A total of 238 police officers were involved in an extensive police operation that included a number of house searches: in Bratislava, Dunajská Streda, Prievidza, Hlohovec, and Piešťany.
Most of the time the traffickers hid the migrants in fridge and freezer boxes. Three quarters of them were heading to Austria and the rest to the Czech Republic. The traffickers charged around $700 per migrant (€600).
If convicted, the gang members face up to 12 years in jail.

Polish trucker dies at railway crossing

A POLISH truck driver died on December 1 after a collision with a train in the village of Kočkovce near the western Slovak town of Púchov. An Intercity express train travelling from Bratislava to Košice hit the truck at a railway crossing, the TASR news agency reported.
"The truck was completely wrecked and the driver died immediately. A rescue team went to provide him with first aid, but it was too late," the head of the rescue team, Pavol Strašík, told the news agency.
Strašík said that after the collision, the train pushed the truck along the tracks for some 80 metres.
Lenka Bušová, spokeswoman with the Trenčín regional police headquarters, added that the truck was then thrown into electric lines nearby, which caused a local power blackout.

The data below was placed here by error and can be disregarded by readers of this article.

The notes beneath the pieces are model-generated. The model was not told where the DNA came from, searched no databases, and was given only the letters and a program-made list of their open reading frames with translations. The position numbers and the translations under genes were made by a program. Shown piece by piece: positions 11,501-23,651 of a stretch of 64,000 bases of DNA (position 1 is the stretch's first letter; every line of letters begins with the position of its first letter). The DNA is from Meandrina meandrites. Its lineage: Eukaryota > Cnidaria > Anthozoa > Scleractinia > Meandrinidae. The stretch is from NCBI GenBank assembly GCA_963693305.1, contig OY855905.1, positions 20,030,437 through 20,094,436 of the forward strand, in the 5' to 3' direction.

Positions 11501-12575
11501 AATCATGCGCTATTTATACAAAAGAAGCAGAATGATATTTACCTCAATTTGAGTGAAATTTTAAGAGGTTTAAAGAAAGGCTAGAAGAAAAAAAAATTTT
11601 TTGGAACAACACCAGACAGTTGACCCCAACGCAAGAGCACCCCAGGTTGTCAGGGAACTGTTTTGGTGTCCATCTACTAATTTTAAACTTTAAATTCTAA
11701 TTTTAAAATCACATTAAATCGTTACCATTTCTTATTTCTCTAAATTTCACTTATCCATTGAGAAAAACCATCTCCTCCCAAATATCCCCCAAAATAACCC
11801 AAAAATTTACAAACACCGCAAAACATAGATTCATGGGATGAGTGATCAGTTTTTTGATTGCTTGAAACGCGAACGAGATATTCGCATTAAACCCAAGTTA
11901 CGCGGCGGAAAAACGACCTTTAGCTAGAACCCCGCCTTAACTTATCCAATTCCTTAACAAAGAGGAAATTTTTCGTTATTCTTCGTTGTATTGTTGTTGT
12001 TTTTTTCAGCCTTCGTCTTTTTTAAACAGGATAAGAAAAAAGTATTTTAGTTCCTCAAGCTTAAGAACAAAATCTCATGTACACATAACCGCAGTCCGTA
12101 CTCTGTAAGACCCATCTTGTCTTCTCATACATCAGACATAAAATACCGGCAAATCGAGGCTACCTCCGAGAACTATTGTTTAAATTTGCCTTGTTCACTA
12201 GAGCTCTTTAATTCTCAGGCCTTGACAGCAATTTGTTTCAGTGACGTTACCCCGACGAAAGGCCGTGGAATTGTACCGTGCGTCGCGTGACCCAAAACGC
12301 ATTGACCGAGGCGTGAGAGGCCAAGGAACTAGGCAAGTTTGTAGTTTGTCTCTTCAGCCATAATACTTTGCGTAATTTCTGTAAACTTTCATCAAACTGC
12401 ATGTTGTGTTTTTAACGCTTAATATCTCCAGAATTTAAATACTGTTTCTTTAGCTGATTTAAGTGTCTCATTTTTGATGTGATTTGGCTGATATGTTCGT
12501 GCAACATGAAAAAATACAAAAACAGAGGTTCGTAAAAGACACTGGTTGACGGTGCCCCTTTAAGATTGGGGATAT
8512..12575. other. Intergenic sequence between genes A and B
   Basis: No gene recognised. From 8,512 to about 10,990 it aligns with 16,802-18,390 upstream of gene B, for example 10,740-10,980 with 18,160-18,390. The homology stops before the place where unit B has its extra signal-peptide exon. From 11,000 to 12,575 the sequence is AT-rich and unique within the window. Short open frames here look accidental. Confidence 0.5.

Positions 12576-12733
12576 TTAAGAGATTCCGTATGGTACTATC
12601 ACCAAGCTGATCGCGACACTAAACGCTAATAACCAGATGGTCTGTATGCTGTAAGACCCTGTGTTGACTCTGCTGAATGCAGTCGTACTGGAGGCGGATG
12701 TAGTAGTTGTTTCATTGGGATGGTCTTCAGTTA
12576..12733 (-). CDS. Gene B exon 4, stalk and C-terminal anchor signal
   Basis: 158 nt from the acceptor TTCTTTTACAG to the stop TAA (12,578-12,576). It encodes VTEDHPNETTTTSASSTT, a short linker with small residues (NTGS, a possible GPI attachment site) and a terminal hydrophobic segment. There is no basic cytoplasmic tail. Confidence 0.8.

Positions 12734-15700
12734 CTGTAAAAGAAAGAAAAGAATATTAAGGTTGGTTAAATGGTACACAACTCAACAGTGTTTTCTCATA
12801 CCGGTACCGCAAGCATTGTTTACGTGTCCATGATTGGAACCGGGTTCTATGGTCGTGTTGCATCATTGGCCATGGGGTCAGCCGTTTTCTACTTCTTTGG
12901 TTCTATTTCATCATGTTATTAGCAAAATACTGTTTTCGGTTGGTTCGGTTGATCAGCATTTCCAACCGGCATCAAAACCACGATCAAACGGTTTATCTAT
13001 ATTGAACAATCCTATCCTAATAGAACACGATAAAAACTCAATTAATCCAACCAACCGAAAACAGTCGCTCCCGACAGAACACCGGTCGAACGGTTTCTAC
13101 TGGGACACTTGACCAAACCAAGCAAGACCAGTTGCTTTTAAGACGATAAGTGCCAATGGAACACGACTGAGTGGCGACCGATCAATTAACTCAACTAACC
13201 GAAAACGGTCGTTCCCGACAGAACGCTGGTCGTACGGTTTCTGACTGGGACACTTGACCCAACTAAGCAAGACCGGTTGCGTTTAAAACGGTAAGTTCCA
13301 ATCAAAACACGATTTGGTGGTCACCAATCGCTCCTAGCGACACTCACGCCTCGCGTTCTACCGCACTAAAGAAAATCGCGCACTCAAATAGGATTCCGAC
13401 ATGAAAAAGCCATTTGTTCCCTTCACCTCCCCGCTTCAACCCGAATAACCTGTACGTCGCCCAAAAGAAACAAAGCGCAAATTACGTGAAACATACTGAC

The train did not go off the tracks. The train engineer and a passenger suffered slight injuries.

Get daily Slovak news directly to your inbox

Top stories

News digest: Former state secretary describes the corruption at courts

Schools will definitely not open on Monday. Coronavirus vaccine could be available starting in mid-December. Slovakia joins campaign to fight violence against women.

The Presidential Palace lit in orange, to support the Orange the world! campaign.

One in five women has experienced violence

The situation is far from satisfactory, said President Čaputová.

Secret votes and public lies

There are uncanny echoes today of Slovakia’s agonies over its choice of chief prosecutor ten years ago.

Dobroslav Trnka (left) and Jozef Čentéš (right), the candidate who was eventually selected by MPs in 2011, never got to take up the post because the then president, Ivan Gašparovič refused to appoint him for reasons that were never clearly explained.

How a Catholic charity became a voice for migrants in Slovakia

Religious organisations have added leverage in changing perceptions of foreigners and migrants, says Caritas Slovakia.

Caritas Slovakia's ‘World Without “the Other” – Migration Myths’ campaign educates Slovaks on migration in a fun and artistic way.